This chapter is divided into two parts. The first part is an overview of citizen security at the national level, which begins by describing the course of federal policy since 1983. It then turns to changes in Argentina’s Federal Police (Policía Federal Argentina, PFA), which is responsible for federal crimes (such as drug trafficking) throughout the country and for all law enforcement in the autonomous federal district of Buenos Aires (hereafter Capital Federal). The second part of the chapter describes citizen security reform in the provinces, which are often overlooked despite being active laboratories of policy innovation. After an overview of patterns and obstacles around the country, this section then turns to the three provinces—Buenos Aires, Mendoza, and La Rioja—that have adopted the country’s most comprehensive citizen security renovations, but with outcomes that reflect the institutional and political pitfalls of most kinds of reform in Argentina.

Along with Brazil and Mexico, Argentina has attracted a substantial number of studies of polices practices and reform. For example, Donato (1999), Burzaco et al. (2001), and Ragendorfer (2002) have described the extensive corruption and violence among the police, particularly in the province of Buenos Aires, while others, such as Sain (2001) and Vallespir (2002), have used reports of that abuse to develop recommendations for change. Few studies, though, incorporate and tie together trends in crime and criminal policy at the provincial and local levels around the country. Rather than point out the problems of a specific police force or security plan, this chapter looks at how provincial and local citizen security initiatives are helping to push the country toward problem-oriented policing. Because the innovations of and obstacles to police reform are clearest at the subnational level, they best reveal the prospects for change in Argentina as a whole.

Citizen Security at the National Level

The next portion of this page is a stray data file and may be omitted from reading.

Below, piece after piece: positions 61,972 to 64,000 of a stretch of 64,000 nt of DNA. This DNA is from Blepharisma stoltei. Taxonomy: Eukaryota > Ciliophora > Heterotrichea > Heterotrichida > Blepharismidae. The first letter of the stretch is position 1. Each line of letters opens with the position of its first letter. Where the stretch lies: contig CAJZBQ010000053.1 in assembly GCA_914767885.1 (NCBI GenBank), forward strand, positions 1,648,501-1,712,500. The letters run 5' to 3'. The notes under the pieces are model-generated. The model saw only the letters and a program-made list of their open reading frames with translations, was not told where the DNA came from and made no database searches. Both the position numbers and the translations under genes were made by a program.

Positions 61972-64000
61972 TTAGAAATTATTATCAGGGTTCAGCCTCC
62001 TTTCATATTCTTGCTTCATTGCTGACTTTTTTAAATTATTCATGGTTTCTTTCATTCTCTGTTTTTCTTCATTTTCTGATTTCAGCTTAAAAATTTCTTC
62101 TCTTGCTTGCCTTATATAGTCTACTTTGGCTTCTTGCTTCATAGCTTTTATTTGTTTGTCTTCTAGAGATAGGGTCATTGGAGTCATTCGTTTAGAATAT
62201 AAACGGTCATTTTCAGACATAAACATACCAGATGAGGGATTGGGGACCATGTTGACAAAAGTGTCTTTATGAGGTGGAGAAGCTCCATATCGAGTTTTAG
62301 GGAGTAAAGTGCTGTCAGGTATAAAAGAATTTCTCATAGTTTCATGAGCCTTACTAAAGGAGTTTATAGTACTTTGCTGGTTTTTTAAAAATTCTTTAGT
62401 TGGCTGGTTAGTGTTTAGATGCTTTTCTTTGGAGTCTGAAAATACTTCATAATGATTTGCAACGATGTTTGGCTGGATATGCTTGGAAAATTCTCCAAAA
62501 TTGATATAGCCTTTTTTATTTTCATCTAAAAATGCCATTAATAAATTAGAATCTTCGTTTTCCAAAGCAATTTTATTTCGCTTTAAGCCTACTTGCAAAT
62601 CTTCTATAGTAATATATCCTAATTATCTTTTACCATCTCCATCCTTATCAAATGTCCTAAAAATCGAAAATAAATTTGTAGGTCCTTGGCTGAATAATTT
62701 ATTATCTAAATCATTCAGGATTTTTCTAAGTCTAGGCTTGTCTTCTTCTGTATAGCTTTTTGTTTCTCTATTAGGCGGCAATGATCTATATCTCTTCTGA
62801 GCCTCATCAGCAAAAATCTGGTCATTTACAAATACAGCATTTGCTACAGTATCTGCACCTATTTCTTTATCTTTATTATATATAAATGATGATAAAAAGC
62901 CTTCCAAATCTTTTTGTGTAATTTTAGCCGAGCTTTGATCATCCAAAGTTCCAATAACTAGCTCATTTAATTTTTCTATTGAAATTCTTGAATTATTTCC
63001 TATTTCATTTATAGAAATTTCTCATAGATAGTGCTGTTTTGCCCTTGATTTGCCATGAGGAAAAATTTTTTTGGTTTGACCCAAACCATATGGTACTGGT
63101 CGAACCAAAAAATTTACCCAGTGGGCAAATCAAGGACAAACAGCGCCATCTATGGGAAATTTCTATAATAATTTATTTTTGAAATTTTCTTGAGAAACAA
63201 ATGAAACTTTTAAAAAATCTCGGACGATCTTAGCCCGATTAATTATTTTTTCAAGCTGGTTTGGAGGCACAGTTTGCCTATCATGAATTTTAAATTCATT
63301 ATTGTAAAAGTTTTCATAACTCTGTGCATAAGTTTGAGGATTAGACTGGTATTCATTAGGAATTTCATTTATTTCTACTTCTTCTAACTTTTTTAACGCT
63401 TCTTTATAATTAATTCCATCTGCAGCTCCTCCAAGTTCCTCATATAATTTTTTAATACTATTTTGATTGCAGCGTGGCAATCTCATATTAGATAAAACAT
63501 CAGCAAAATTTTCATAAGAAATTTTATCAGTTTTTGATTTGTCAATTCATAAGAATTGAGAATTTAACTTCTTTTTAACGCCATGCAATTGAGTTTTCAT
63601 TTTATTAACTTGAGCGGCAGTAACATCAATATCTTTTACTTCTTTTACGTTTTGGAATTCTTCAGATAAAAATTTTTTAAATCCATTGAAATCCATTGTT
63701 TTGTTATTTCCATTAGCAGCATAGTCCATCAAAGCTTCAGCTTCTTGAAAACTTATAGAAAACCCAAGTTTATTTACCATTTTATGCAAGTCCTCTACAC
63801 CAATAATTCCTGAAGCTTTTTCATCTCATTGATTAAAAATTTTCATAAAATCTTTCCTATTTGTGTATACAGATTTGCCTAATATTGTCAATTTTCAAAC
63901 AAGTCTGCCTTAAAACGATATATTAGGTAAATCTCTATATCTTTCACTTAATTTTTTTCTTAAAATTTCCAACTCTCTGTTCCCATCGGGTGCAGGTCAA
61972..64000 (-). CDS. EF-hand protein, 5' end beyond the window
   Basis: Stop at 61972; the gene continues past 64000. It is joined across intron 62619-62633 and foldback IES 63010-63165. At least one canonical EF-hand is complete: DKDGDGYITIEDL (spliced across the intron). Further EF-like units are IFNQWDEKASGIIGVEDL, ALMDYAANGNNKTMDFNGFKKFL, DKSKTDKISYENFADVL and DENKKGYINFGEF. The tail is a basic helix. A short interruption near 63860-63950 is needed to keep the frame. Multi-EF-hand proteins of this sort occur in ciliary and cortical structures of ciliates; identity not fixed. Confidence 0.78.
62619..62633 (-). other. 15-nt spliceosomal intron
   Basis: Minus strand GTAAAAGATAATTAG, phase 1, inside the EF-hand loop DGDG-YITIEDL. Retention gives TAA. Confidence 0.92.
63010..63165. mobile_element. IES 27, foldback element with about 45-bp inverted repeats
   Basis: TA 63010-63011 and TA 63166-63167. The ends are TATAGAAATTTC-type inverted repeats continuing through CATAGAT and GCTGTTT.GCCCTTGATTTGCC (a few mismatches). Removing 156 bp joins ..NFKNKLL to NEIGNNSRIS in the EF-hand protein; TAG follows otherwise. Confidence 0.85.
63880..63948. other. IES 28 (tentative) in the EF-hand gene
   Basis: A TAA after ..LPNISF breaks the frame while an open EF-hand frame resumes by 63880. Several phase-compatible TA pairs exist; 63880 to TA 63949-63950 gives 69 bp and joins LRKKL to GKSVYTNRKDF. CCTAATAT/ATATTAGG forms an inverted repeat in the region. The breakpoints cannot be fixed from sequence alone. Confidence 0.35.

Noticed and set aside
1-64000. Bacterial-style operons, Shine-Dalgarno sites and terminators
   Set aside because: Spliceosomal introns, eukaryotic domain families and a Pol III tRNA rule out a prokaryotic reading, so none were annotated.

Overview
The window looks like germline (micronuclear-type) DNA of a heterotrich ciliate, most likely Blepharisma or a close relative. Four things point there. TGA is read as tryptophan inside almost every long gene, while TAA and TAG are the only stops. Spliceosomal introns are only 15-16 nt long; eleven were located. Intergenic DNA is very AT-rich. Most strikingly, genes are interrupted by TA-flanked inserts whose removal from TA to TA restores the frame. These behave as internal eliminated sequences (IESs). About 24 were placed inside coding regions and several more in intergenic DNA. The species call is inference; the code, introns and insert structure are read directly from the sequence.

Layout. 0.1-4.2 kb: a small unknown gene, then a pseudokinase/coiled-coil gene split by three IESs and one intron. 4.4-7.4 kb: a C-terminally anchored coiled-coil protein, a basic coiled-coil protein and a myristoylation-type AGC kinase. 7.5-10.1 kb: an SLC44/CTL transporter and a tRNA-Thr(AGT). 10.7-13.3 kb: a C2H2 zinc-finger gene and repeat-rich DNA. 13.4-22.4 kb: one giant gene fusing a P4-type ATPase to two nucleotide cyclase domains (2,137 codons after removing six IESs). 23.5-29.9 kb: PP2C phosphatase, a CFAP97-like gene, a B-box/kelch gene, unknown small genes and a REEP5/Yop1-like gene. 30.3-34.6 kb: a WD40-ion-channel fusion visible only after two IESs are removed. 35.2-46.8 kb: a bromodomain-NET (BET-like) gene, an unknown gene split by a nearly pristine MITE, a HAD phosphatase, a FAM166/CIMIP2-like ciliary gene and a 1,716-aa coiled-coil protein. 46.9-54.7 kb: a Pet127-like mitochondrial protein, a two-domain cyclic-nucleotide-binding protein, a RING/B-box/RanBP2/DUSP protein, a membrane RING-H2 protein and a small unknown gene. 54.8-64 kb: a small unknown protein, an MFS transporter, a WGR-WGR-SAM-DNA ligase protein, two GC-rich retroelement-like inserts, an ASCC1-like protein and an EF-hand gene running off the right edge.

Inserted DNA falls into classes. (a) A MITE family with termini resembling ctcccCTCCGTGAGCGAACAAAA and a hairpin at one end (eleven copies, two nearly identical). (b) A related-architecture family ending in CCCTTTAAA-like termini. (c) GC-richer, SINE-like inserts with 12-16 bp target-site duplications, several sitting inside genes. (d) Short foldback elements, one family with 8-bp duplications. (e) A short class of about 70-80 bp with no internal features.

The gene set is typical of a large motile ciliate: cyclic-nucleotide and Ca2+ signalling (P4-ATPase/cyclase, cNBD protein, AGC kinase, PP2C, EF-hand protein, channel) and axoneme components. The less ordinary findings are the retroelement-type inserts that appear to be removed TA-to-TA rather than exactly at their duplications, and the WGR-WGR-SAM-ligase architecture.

In a national history shaped by internal strife, Argentina’s police have been pivotal. In the colonial era and the civil wars following independence from Spain the police were boosted by regional strongmen (caudillos) in their endless battles with each other. Even as constitutional rule was established in the mid-1800s, the police gained more discretionary power, such as through the 1868 and 1888 penal codes that gave the PFA the power to detain people based on suspicion of criminal intent. At the turn of the twentieth century, police agencies again became a key instrument of political and social control. Amid industrialization and a huge wave of immigration, the police were used to crack down on the country’s increasingly active unions and socialist organizations. For example, the infamous “Tragic Week” in 1919 in which a violent army crushed a metalworkers’ strike began with police intervention in a labor strike. After the military took power in 1930, it widened and institutionalized police authority through executive decrees, ordinances, and “regulations.” Most of these edicts were applied as well during periods of constitutional government, such as those of Juan Domingo Perón (1946–55) and the brief Radical-led administrations in the 1960s over which the military held much sway. Police abuse then reached a climax during the 1976–83 military dictatorship (a period commonly known as El Proceso, short for the military’s self-proclaimed title of El Proceso de Reorganización Nacional), which killed or “disappeared” up to thirty thousand people, utilizing a repressive security apparatus that included provincial and federal police agencies (Rock 1985, 363; CELS and Americas Watch 1991, 7).